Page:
The students seem to enjoy it as well, particularly once we reach the weaving floor. It was hot that day (there's an understatement!) -- so hot that some of us were grabbing bottles of water out of the coolers and leaving our arms in the icy water as long as possible. I discovered that an ice-cold bottle of water on the back of the neck does the trick, particularly when you're riding on a school bus.

Ah, the things you learn!

I think that the most amazing thing about PFEW is the amount of dedication and the amount of volunteerism that we see. Everyone of us volunteers are exactly that: volunteers. We take our vacation time, our family time, and our own money, and head to Williamsport for eight days where we listen to the same training, the same speakers, and the same everything... it's really a recipe for disasterous boredom if you think about it. Yet, I think I can safely say, not one of us finds the week tedious.

Volunteerism itself is a bizarre concept -- think about it: you ask people to give up time and money for total strangers who may or may not thank you and may even give you grief over your goodwill. Then you add PFEW.

We stand there and tell these parents to trust us, that we aren't nearly as simple as we may act. We tell these parents that we're going to teach their children about free enterprise and how to compete and that there will be losers just as there are winners. We go against the popular theory that everyone's a winner. We toss those kids into groups with 16 or 17 strangers and tell them to form a company -- and then make them elect a CEO after knowing each other for barely 24 hours. Then, the very adults who promise to teach, hand it all over to the CEO and his/her team. We sit back and let the kids figure it out on their own, offering guidance only when needed, and then often in private so that the CEO maintains power in the eyes of the others. If we, the CAs, do everything right, it looks like we're sitting in the corner doing nothing. How's that for volunteerism and teaching?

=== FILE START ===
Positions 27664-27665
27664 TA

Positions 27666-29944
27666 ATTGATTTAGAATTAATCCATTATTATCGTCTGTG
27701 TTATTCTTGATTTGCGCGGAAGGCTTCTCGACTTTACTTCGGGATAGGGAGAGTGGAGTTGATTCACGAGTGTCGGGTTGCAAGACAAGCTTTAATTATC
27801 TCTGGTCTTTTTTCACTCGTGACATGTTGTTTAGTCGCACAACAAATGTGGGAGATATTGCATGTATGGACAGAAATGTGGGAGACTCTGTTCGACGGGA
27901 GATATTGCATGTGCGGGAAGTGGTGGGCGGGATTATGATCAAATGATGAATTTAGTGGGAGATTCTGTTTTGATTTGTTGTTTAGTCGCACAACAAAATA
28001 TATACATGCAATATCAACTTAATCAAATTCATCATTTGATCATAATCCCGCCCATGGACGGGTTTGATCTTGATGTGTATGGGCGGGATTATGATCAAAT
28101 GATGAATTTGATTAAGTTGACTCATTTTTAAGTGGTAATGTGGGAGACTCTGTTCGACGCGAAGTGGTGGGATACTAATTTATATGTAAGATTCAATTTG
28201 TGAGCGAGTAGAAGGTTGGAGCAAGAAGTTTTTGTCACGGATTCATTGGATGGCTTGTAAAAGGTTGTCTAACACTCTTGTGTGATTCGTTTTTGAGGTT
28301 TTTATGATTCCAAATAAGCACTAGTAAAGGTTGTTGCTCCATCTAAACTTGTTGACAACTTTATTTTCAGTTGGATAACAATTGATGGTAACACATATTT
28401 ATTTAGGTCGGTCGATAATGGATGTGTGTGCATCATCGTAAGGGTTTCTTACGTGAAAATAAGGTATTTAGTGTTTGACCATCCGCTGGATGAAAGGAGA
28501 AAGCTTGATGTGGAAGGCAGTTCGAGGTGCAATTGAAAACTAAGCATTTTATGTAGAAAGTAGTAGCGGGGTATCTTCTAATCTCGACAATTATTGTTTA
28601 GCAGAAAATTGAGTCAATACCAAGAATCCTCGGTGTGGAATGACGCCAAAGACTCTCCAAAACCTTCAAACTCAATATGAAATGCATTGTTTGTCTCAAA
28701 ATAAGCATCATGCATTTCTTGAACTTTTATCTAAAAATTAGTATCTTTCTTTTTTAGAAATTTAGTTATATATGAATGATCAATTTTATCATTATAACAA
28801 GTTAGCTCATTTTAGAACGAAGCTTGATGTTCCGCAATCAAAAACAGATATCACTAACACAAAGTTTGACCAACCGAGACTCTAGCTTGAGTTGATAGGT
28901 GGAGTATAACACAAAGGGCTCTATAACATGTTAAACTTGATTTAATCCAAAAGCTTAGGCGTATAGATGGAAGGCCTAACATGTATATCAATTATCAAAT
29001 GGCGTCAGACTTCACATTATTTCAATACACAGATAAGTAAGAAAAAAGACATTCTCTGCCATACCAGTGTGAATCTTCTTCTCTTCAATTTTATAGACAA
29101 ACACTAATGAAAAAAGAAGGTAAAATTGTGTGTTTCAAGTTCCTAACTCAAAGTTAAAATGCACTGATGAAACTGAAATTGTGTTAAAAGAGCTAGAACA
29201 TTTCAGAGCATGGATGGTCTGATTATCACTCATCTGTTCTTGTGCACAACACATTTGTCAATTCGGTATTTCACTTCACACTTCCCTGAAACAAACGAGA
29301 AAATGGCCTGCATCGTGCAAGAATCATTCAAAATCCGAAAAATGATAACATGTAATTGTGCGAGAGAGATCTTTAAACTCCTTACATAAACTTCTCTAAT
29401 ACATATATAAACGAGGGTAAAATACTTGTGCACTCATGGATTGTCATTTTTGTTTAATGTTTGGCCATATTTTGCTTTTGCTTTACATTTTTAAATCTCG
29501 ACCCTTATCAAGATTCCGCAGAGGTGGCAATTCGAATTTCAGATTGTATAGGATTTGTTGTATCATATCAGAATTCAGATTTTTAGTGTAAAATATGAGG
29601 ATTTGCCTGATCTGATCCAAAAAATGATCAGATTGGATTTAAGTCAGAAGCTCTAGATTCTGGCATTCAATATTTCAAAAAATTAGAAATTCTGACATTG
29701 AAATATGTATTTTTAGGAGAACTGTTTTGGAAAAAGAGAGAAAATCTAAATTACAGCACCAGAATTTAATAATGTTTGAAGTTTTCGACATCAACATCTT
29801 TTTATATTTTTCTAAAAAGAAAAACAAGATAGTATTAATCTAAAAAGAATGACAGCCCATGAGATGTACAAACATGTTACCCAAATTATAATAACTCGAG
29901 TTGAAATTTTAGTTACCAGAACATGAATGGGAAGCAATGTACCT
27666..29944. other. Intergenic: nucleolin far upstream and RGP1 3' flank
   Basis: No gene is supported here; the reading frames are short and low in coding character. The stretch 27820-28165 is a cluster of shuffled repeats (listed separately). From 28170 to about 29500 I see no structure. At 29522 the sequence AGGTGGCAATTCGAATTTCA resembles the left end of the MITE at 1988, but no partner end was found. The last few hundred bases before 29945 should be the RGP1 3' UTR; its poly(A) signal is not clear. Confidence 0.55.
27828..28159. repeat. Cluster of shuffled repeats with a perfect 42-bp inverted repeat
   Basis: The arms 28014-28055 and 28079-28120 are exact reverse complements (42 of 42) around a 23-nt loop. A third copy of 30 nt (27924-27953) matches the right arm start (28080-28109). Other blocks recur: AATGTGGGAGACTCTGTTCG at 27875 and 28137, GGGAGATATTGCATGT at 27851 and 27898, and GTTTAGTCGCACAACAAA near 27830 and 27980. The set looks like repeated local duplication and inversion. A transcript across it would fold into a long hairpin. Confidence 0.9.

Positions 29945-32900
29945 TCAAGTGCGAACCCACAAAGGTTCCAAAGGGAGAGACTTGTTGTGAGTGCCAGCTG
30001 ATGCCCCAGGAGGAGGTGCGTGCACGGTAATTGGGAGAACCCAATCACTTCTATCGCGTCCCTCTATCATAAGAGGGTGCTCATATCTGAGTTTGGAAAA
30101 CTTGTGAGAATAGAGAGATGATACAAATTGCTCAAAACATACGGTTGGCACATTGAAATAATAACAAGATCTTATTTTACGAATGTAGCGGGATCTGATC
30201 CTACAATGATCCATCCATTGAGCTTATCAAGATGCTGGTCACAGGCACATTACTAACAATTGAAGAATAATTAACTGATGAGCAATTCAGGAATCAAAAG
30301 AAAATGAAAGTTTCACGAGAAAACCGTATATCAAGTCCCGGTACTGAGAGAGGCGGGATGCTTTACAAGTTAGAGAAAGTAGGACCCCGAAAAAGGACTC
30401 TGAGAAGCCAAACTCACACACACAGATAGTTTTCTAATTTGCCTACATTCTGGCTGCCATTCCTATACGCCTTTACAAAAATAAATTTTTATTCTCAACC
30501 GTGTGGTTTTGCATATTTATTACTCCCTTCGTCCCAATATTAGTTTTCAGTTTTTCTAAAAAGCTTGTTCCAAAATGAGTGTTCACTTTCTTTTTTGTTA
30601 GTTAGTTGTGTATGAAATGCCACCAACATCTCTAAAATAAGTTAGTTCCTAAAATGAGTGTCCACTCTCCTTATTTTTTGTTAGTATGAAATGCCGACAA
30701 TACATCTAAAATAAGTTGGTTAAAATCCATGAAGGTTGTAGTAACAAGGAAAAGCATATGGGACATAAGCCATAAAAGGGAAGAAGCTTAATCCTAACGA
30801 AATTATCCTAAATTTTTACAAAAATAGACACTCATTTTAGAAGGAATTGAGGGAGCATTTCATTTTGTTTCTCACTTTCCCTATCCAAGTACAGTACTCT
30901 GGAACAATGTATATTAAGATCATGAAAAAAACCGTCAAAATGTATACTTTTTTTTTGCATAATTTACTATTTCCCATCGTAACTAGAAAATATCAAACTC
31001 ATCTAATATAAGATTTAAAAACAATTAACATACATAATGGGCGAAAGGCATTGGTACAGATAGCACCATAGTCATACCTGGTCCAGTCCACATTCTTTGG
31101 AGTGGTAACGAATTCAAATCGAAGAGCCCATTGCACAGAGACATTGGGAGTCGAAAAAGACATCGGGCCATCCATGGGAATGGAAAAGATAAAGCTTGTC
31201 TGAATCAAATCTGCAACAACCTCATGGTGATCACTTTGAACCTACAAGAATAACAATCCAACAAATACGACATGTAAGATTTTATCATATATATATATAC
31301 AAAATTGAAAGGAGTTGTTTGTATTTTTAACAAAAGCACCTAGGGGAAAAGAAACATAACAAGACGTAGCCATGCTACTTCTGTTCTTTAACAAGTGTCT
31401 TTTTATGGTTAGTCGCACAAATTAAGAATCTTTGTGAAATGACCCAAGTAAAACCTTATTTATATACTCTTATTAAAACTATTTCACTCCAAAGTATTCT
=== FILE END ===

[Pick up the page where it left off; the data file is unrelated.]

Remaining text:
*laughing* It's the best out there. Those kids come in on Sunday and leave on Saturday and, somewhere in there, most of them grow, even just a little bit. They find voices, they discover interests, and they make friends they'd never know otherwise. The person that each one was that Sunday is no longer there, exact and unchanged. It's an experience that no traditional classroom can offer. Watching some of them come into their own in just a week's time... wow.

Maybe that's why we CAs come back each year. Must be.

(Then again, that grilled cheese is pretty damn good...)


Scott Lee said...

Well, Michelle, you really hit the nail on the head. PFEW is one of those life changing, life giving experiences, for the students certainly, but even more so for the advisors. Too bad more people cannot experience this feeling. I have to believe that if they did, our world would be a much better place. Great blog. Keep up the good work. And I agree, some things just cannot be posted! By the way, don't give up your day job. A return to the classroom for you would obviously be predicated on the number of typos in your blog. (You know I couldn't let you get away with that one). Love, Your pal Scotty

Miki Louch said...

Good thing I'm not leaving to teach high school any time soon, eh? I be, like, too busy teachin' grammar an' dat, you know what I mean? :)